As soon as a new subject appears which resonates with society, it becomes a new subject for hackers. Hackers work not just for themselves, but also for various countries’ secret services and for terrorist organisations. The Czech National Cyber and Information Security Agency (Národní úřad pro kybernetickou bezpečnost – NÚKIB), for example, recently warned that the Czech Republic is at increased risk of attacks as a result of its expulsion of Russian embassy staff in response to the suspected involvement of Russian agents in the explosion of the ammunitions depot in Vrbětice. This could involve not just attacks on critical infrastructure, but also disinformation reports which lead the user to click on links to find out more. The diversity of possible attacks is illustrated by the fact that just in connection with Vrbětice, NÚKIB has issued recommendations on its website to watch out for 23 methods of attack, along with the 17 most frequently exploited vulnerabilities.

Working from anywhere and millennials

The accelerating shift to work-from-home logically carries risks. Home computers and tablets, like home networks and internet connections, may not be sufficiently secure. Often a number of family members use home devices, including children, and not just because of distance learning. It is thus entirely appropriate to ensure every employee and company software user is sufficiently familiar with security when working remotely. The gradual entry of a younger generation more familiar with modern technology may mark an easier path to cyber health. On the other hand, although young people better understand the core rules, this fact should not be relied upon. A strategically managed system of continuous education is of the utmost importance. The advantage here is not just that education is perceived as a valuable employee benefit, but especially that there are huge costs savings from resolving security incidents. A single successful attack costs companies an average of 80 million crowns. If it also involves loss of personal data, the company could face a fine of up to 4% of its global revenue. It doesn’t matter whether the incident occurred in the Czech Republic or elsewhere – the fine is calculated in accordance with revenue from all subsidiaries around the world.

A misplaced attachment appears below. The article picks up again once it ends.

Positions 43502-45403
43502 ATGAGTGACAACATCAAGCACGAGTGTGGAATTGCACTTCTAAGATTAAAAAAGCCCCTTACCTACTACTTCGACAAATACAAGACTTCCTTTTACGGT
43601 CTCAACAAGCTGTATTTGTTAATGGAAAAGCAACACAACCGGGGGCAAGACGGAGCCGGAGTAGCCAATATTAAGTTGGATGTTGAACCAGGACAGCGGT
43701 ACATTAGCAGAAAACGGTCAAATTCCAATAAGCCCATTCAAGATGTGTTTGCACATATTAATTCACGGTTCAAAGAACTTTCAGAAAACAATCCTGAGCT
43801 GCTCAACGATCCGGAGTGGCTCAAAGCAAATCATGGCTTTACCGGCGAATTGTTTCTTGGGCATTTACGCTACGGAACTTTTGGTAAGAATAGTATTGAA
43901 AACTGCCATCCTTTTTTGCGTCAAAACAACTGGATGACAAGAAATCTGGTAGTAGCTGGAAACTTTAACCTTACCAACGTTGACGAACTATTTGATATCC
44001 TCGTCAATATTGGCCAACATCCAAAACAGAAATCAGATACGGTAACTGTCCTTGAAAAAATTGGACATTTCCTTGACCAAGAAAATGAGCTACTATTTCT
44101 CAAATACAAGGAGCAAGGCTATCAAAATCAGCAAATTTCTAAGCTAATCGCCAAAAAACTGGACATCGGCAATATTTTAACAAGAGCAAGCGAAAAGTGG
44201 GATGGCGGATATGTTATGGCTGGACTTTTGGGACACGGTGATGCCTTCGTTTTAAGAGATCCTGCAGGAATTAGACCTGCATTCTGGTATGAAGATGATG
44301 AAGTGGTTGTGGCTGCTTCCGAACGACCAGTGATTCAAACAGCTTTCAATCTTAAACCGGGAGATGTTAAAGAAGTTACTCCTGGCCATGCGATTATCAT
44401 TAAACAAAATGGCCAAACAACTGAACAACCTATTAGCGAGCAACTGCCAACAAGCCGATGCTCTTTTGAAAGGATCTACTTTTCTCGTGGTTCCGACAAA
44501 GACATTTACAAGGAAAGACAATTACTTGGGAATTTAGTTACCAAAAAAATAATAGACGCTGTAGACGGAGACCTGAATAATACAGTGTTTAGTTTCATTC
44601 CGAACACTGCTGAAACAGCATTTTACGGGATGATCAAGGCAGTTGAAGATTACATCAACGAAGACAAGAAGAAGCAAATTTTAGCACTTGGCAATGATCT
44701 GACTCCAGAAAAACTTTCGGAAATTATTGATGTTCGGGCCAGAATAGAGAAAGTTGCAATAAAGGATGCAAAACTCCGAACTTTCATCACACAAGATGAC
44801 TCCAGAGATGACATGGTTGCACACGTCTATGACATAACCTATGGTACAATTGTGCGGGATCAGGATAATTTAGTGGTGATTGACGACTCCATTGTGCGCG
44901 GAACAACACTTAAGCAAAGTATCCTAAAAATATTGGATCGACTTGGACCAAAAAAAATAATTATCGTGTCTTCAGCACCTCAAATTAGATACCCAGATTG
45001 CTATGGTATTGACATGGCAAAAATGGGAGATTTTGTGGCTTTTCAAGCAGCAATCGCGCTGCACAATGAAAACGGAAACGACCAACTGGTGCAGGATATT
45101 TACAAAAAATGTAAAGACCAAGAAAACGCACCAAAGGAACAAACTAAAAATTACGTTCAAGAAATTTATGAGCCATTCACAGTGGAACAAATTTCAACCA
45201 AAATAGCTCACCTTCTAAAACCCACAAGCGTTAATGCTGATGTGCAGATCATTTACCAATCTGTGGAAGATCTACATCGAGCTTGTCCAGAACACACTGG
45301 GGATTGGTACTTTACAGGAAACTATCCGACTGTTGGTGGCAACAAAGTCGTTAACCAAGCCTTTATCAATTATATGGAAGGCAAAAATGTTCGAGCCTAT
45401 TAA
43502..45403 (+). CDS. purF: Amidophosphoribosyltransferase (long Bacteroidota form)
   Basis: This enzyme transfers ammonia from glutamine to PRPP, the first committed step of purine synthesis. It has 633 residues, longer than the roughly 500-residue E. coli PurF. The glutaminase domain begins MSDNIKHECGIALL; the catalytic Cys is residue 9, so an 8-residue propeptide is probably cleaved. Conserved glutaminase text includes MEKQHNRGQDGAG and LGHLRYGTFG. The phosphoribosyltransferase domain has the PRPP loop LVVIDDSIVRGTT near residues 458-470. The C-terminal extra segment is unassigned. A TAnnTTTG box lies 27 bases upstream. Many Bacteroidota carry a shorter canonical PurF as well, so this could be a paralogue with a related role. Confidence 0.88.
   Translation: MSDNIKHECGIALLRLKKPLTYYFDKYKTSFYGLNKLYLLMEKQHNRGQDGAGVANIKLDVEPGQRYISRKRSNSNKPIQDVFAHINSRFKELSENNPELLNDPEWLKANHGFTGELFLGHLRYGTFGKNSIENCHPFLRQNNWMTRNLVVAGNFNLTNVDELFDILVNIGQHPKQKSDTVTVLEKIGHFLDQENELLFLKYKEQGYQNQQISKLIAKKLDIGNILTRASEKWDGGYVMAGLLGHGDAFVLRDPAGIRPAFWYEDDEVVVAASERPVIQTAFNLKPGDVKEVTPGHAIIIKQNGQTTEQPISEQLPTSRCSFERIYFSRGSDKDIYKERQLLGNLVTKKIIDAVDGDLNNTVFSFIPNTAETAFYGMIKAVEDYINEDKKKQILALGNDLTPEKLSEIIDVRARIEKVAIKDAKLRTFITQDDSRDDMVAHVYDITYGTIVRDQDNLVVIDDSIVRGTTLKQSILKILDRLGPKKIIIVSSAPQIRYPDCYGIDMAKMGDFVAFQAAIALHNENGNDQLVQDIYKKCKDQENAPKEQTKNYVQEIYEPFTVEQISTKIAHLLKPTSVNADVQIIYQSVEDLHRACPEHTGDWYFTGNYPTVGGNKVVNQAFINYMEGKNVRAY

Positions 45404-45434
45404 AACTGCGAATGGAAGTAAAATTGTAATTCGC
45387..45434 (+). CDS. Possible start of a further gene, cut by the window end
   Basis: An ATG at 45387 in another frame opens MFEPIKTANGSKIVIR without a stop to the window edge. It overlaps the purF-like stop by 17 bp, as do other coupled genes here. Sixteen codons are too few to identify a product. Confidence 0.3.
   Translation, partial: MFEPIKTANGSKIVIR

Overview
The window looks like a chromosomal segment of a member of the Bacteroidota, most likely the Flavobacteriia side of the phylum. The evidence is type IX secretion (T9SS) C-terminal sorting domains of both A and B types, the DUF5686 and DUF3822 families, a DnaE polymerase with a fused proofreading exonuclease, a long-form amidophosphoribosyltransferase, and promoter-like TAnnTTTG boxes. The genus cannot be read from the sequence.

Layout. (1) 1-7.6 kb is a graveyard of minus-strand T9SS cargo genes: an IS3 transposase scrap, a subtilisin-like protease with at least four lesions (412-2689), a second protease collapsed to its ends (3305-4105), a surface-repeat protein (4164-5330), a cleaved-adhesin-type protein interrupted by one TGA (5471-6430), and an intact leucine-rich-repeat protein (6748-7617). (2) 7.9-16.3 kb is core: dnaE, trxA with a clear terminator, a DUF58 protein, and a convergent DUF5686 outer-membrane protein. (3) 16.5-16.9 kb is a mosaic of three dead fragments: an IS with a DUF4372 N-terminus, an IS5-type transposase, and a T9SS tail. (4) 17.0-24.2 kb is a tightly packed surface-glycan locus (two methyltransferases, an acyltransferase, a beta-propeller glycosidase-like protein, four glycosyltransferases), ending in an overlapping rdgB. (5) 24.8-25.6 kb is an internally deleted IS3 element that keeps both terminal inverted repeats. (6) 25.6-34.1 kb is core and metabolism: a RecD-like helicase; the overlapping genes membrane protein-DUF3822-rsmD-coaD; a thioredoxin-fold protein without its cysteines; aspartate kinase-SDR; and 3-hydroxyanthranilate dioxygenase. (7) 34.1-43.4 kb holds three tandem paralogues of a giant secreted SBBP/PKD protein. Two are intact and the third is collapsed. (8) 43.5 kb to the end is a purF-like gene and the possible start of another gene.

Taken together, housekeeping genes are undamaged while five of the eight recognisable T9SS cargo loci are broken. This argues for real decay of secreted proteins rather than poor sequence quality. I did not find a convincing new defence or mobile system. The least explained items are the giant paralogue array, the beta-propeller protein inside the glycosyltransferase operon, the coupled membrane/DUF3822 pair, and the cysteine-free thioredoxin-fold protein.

Management, control and continuity

The Achilles heel of many organisations is the fact that they do not have clear security and control mechanism standards for observing obligatory regulations (e.g. GDPR). Relying on the security of the organisation’s IT services provider or its own division may not pay off. Like doctors, for example, IT experts also specialise in particular areas. What were the most recent proposals for increasing IT security from your IT department or supplier? Do you get regular security monitoring reports? If not, then hackers may already be in your network. The Marriott hotel chain, for example, discovered in 2018 that somebody had been stealing customer data for a full four years through a hole in their IT infrastructure. Discuss with your IT team what their idea of cybersecurity is. Explain that you’re not criticising them, and open space for discussion on getting a cybersecurity expert involved.